md2000 md2000 is offline
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I worked for a private company that has (sorry, had) a 30-and-out policy. We used to rag the ones who had been there 30-plus years, that they were working for less than minimum wage. Let's say the guy earns $50,000. He would get a pension of almost $25,000. So essentially, he's working for $25,000 a year. But, in Canada, that extra $25K is probably taxed at about 35%, so he's actually working for $17,500 a year. That's $8.50 an hour, close to minimum wage... not to mention the cost of using a vehicle to get to work, etc. - expenses not spent when retired. Plus, each extra year added 1.5% to retirement benefits. The only real benefit was if your wages actually went up a lot too, ths improving your "best 5 years" average. How many guys with 30 years in already were in line for a sudden large promotion?


The OP question points out a two-edged sword of retirement benefits. They are offered to induce people to join the workforce, and encourage longterm loyalty; but at a certain point, they are a disincentive for your best and brightest to stay. At about 15 years in, the transfer to RRSP (or 401K in USA) net present value of the pension was about half a year's salary, and starting over elsewhere meant working to age 65 to get an equivalent pension - a good incentive to stay put. At 30 years, the incentive is to quit and go elsewhere or contract; the benefit of staying a lot more years is pretty low.

Who better to contract for short-term positions (government or private) than people who know the ropes and have 30 years experience with the systems? We had one fellow who was laid off in bad times and got 2/3 of a 30-year pension (Ontario regulations) and refused to come back on as a staff member. WHy should he? He got a substantial pension and they paid him twice what he got as a salary to be a contractor, more than the moron boss who laid him off due to personality conflict. If he came back, his deal was cancelled and he would rejoin the pension plan to collect a normal pension in another 10 years.

OTOH, in Canada we have normal health care for all so who provides what benefits is irrelevant.

Last edited by md2000; 07-25-2011 at 01:41 PM..
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  #26  
Old 07-25-2011, 02:45 PM
Chefguy Chefguy is offline
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Originally Posted by shiftless View Post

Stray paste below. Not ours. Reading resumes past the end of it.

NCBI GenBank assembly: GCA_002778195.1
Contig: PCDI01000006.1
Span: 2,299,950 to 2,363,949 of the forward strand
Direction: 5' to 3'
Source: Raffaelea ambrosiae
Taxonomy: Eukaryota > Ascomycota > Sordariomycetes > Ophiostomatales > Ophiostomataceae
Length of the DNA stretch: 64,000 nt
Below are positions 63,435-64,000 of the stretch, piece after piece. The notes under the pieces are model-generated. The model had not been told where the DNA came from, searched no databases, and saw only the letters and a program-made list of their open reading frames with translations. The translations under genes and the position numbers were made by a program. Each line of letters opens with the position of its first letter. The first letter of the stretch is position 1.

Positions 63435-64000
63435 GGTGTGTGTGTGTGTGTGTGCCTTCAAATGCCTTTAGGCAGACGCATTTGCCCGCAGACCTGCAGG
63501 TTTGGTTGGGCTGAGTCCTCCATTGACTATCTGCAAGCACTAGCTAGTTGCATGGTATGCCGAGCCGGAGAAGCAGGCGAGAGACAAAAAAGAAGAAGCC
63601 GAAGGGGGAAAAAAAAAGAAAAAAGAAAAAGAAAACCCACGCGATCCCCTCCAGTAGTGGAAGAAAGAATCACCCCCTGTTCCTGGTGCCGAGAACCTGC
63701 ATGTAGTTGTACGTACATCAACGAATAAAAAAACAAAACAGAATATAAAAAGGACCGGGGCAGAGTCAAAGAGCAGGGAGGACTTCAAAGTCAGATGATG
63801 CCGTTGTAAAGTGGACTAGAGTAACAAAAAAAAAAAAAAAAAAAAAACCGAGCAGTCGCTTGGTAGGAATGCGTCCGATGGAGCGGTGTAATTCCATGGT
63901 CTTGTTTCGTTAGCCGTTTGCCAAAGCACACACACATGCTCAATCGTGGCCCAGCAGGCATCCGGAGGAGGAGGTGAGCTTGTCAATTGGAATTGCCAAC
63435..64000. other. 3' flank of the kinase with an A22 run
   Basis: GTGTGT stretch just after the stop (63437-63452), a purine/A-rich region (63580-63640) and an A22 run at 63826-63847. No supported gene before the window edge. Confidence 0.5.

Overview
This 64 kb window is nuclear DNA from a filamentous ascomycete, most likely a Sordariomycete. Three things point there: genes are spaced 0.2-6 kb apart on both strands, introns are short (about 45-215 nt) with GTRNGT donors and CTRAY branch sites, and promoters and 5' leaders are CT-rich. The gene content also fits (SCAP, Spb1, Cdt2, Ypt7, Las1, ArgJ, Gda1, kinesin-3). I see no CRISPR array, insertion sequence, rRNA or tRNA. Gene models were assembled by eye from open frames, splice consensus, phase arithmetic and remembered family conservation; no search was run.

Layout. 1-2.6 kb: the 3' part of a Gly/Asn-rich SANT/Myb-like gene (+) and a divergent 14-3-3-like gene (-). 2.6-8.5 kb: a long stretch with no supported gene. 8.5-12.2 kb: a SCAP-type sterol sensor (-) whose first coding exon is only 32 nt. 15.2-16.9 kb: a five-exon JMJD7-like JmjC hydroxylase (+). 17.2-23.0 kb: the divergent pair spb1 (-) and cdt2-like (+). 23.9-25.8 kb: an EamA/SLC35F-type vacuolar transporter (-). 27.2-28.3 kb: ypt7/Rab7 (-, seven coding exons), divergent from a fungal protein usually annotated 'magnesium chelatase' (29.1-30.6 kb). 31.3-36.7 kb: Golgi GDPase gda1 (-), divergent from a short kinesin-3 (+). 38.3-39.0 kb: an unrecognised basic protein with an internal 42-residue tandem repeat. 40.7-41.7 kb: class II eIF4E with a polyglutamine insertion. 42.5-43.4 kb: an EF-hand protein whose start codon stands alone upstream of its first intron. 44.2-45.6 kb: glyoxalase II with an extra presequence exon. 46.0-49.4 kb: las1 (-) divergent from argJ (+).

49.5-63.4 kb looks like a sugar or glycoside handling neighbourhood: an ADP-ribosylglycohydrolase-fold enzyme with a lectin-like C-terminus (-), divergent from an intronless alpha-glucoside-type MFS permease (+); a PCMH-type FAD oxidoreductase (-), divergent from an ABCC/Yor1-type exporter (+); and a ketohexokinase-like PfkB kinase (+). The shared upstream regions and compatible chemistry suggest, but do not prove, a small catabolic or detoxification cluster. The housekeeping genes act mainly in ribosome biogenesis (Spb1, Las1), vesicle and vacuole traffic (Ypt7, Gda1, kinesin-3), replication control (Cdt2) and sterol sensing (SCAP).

Turns out the military and social security have an odd relationship that I never knew about.

Long story short: Active duty military has paid SS since 1957 but they actually get a small addition to their credits. Inactive military apparently started paying SS in 1988.

Military Service And Social Security
Unless you're in a combat zone, when your pay is tax free. Or at least it was in Vietnam.
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Old 07-25-2011, 03:06 PM
MsRobyn MsRobyn is online now
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Originally Posted by Acsenray View Post
Well, it's not entirely unheard of. I know someone who took early retirement as a public school teacher and part of the conditions of the contract is that she is not allowed to do any paid work under X conditions (I can't remember whether X is "for the same school district," "for any public school district," or "teaching of any kind.)
Some districts are cracking down on retired teachers coming back to work for the district as substitutes. I don't remember the justification for this, and I probably didn't understand it when I first heard about it.

Quote:
Originally Posted by Chefguy
Unless you're in a combat zone, when your pay is tax free. Or at least it was in Vietnam.
Nope, it still is. Which makes the bookkeeping for Airman Doors's deployments a lot of fun.
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Old 07-25-2011, 04:03 PM
Icarus Icarus is online now
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IMHO - I believe the distaste that some people have for this (and the use of the term "double-dipping" to demonize the practice) is this - those of us not in the military, or government employ, who do not have a 30 and out retirement, are never in a position to avail ourselves of this practice.